(Screengrab taken this morning from camera pointed into the tunnel-machine repair pit)
By Tracy Record
West Seattle Blog editor
Much has happened since the Alaskan Way Viaduct (Highway 99) project stakeholders met three months ago.
Just days after their early December meeting (WSB coverage here), the “settling” was revealed.
For the first time since then, the stakeholders’ group (membership listed here) convened Monday afternoon in a lower-level meeting room at Safeco Field, and WSB was the only news organization there. Among other things, the group was told that the ground has stabilized, and that the partial deconstruction of the Highway 99 tunnel machine (aka Bertha) is likely to hit a milestone this week.
Other topics tackled included the work that’s out of sight but not out of mind, updates on related projects including the seawall, and what’s up with the decision-making process on tunnel tolling. (Here’s the full slide deck.)
VIADUCT SAFETY/AREA GROUND SETTLEMENT: Lead briefers for WSDOT were 99/Viaduct project head Todd Trepanier and deputy project administrator Matt Preedy. The Viaduct remains safe and they’re “comfortable” about keeping it open because of continued monitoring, they said, including the twice-yearly major inspections, with the next one coming up March 28-29 (here’s our most recent reminder).
The Pioneer Square ground settling, they said, appears to have preceded the digging of the rescue pit for the tunnel machine, and “the full cause is not known” yet – they’re still investigating. The survey area has been expanded; a map that was shown stretched from CenturyLink Field to Marion St. “The ongoing monitoring in this area is robust and being done by multiple agencies,” and they’re not seeing any “appreciable downward trend … the ground movement in the area has normalized.”
TUNNEL MACHINE’S PARTIAL DECONSTRUCTION: That’s continuing to be done from the inside and outside, and the activity is noticeable on the construction camera (see the screen grab above from this morning). As soon as tomorrow (Wednesday) you will see part of the “top shield piece” being lifted out of the pit, one of three pieces in which that part will be taken out. Side pieces will follow, and then the only part that will be removed via the giant red lift assembly you’ve seen alongside the Viaduct – the cutterhead. (Smaller cranes are being used for the other pieces.)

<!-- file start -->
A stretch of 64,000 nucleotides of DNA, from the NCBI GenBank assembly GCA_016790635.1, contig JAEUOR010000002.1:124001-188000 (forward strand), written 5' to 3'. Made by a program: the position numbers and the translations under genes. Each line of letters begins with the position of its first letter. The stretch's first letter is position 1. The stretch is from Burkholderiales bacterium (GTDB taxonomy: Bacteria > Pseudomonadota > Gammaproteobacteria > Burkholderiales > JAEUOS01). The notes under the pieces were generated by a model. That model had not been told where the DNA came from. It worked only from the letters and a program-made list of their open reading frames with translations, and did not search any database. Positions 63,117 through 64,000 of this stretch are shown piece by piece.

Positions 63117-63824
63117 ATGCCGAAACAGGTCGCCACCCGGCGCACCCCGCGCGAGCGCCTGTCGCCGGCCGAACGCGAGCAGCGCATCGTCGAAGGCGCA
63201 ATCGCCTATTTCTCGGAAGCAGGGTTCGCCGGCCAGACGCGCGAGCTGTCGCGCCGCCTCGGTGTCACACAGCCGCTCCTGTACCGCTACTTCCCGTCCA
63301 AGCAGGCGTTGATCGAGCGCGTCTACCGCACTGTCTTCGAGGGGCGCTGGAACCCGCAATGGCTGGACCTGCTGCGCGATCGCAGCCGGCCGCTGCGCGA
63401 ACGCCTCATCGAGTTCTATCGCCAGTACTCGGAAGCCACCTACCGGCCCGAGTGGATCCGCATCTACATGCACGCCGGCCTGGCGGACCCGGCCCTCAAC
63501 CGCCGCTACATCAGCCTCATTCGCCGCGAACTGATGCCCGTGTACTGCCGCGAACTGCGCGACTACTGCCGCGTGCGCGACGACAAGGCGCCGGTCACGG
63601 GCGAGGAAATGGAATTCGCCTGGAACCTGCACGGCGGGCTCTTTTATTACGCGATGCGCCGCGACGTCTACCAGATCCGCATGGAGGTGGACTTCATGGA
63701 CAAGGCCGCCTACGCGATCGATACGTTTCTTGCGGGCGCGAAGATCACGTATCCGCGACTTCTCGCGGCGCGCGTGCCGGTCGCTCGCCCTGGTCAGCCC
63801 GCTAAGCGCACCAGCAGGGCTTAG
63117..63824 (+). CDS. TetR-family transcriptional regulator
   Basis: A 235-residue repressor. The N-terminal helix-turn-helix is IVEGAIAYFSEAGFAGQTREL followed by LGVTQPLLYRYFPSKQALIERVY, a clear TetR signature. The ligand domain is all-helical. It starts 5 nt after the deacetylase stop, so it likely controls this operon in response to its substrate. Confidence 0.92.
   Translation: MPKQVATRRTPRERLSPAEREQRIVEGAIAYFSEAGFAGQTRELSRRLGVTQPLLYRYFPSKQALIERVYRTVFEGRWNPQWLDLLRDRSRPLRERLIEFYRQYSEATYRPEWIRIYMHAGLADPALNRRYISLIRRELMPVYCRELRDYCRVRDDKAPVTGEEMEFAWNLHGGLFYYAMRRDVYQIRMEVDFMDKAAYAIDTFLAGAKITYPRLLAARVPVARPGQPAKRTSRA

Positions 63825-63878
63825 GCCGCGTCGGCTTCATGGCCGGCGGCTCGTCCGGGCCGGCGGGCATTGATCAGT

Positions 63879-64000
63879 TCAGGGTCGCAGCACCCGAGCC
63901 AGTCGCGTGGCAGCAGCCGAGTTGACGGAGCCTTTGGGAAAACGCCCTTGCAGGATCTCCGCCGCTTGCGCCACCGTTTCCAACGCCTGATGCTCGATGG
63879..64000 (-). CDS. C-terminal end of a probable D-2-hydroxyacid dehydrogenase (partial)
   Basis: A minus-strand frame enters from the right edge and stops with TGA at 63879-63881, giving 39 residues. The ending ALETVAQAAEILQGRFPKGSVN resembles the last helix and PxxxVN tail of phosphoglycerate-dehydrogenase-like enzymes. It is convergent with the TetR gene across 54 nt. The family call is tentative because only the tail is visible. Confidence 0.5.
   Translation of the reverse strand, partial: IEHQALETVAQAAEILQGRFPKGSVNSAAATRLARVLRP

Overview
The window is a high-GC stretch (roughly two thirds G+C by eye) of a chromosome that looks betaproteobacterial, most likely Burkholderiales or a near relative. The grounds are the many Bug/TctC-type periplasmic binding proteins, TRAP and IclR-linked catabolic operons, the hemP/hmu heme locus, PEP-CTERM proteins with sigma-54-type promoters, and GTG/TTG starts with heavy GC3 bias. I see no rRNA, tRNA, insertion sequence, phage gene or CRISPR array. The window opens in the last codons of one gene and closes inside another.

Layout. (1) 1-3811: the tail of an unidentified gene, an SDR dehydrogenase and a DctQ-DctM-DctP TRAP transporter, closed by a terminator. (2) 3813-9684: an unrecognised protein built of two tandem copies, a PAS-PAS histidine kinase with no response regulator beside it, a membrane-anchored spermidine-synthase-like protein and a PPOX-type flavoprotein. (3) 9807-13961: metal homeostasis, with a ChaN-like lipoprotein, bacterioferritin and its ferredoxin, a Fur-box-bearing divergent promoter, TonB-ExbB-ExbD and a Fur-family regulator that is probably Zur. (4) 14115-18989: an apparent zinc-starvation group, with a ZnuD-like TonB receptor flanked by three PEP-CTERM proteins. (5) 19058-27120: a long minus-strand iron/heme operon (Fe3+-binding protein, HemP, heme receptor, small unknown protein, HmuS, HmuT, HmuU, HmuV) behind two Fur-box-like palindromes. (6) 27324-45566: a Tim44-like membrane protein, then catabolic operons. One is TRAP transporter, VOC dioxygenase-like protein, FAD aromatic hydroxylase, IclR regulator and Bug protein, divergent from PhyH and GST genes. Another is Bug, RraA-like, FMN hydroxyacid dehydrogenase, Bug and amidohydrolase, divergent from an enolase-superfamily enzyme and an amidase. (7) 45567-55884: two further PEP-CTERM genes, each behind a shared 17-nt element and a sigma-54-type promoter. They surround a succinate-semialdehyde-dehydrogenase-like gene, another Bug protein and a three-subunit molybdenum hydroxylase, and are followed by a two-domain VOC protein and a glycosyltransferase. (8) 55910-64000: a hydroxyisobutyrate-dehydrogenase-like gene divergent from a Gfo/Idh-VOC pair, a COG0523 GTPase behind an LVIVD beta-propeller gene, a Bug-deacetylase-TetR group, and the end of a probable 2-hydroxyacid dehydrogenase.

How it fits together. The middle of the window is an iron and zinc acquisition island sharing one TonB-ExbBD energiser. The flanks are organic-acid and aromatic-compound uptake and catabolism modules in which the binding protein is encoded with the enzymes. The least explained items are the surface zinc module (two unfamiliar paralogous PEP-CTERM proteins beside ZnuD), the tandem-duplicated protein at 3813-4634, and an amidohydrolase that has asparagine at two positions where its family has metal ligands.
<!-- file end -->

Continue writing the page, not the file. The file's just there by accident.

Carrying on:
SO WHEN WILL DIGGING RESUME? Preedy mentions STP’s “optimistic” schedule projecting that the machine could be fixed and back in action as soon as August, but, “if it takes a little bit longer, that’ll be OK because the project manager says it has to be done right.” They’re tracking the schedule “very closely” and getting monthly updates from the contractor. While the most-recent one projects tunnel completion in fall 2017, Preedy explains that’s an “unmitigated” schedule – not allowing for any possible make-up time, which they won’t be able to project until digging actually resumes. “It’s hard for (STP) to put a mitigated schedule on the table because they can’t say for certain when this machine will be going again.”
CLOSURES AHEAD: Preedy mentioned a traffic switch on 99 north of the Battery Street Tunnel that will be done over a “long weekend” this summer, probably July. Otherwise, no major work that will affect traffic – he reminded the group that the closures for the sign-foundation work on Aurora have been postponed TFN.